Mon 11 Mar 2013
Giuseppe Verdi - Otello
Opera North, 2013 | Richard Farnes, Tim Albery, Ronald Samm, Elena Kelessidi, David Kempster, Michael Wade Lee, Ann Taylor, Christopher Turner, Henry Waddington, Dean Robinson, Paul Gibson | Grand Opera House, Belfast, 9 March 2013
There are some operas that are so emotionally raw and overwhelming that they are almost too much to bear. Sometimes you wish the singers and the orchestra would just tone it down a little, purely for the sake of those poor souls of a more delicate sensibility. Verdi’s Otello is one of those operas. You go into it knowing what is in store and hope you can get through it relatively unscathed. From the opening moments of Opera North’s new 2013 production, seen at the Grand Opera House in Belfast, with the chorus, orchestra and thunder sound effects resounding around the theatre right from the outset, it was clear that this was not going to be one of those occasions.
Otello is of course one of Verdi’s darkest operas, but I wasn’t aware quite how dark it was until I heard Opera North’s production. It’s a late, mature Verdi work, Verdi doing Shakespeare moreover with a sophisticated libretto provided by Arrigo Boito that is composed to the highest levels of subtlety in the characterisation and in the musical arrangements. It’s a piece of the utmost dramatic integrity, with no overture, no show-stopping arias or interludes for ballets. It’s direct, to the point and, in as far it describes characters capable of the extremities of human feelings, Otello takes no prisoners. That much I already knew and had experienced before.
With the sheer force of the huge choral arrangements, the volume of the orchestration and the thunder and lightning effects accompanying the opening storm, it seemed like Opera North were going to play this mature Verdi like one of his early pot-boilers, full of blood and thunder. There’s nothing wrong with those early works of Verdi, but should Otello not be handled with a little more delicacy than Oberto or even the composer’s earlier Shakespeare adaptation Macbeth? Richard Farnes, Tim Albery and the orchestra of the Opera North show that there is a case for the score of Otello to be thunderously played, for the extreme emotional content to be sung resoundingly, for the dramatic interpretation to be played to the hilt, and every ounce of human emotion to be wrung out of the work. You would expect no less from Shakespeare’s play, so why not Verdi too?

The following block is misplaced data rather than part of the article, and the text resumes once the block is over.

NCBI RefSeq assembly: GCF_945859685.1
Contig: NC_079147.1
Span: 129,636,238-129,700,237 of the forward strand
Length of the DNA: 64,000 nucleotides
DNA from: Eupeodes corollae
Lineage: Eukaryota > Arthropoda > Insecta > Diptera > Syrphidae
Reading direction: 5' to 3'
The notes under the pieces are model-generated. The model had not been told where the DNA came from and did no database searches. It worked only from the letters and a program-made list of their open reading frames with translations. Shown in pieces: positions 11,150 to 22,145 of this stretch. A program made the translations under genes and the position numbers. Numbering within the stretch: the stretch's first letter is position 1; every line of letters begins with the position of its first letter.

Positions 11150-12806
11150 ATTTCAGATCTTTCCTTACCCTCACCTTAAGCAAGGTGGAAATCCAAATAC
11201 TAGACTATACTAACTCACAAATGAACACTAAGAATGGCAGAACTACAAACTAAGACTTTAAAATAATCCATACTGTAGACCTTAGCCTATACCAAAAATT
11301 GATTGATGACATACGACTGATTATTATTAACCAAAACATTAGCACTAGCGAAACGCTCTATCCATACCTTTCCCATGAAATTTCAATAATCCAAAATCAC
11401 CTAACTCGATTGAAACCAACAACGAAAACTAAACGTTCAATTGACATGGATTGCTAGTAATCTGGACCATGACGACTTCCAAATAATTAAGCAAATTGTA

There’s a reason why the delicate sensibility of the listener shouldn’t be spared the ravages of Shakespeare’s ‘Othello‘ or Verdi’s Otello, and that’s because they are works that explore the extremes of love, hatred, jealousy, beauty, compassion and delicacy. Act I of Verdi’s Otello alone is a masterful expression of a whole range of human characteristics, from the fear over the fate of Otello’s fleet in the storm, jubilation at the Moor’s success in battle with the Turks which turns into celebration at the garrison in Cyprus where the boisterous play turns into a brawl. That’s followed by a tender love-scene between Otello and Desdemona. And then Act II has Iago’s famous Credo and the bitter poison of jealousy spreads into every aspect of all those joyous moments of the first act.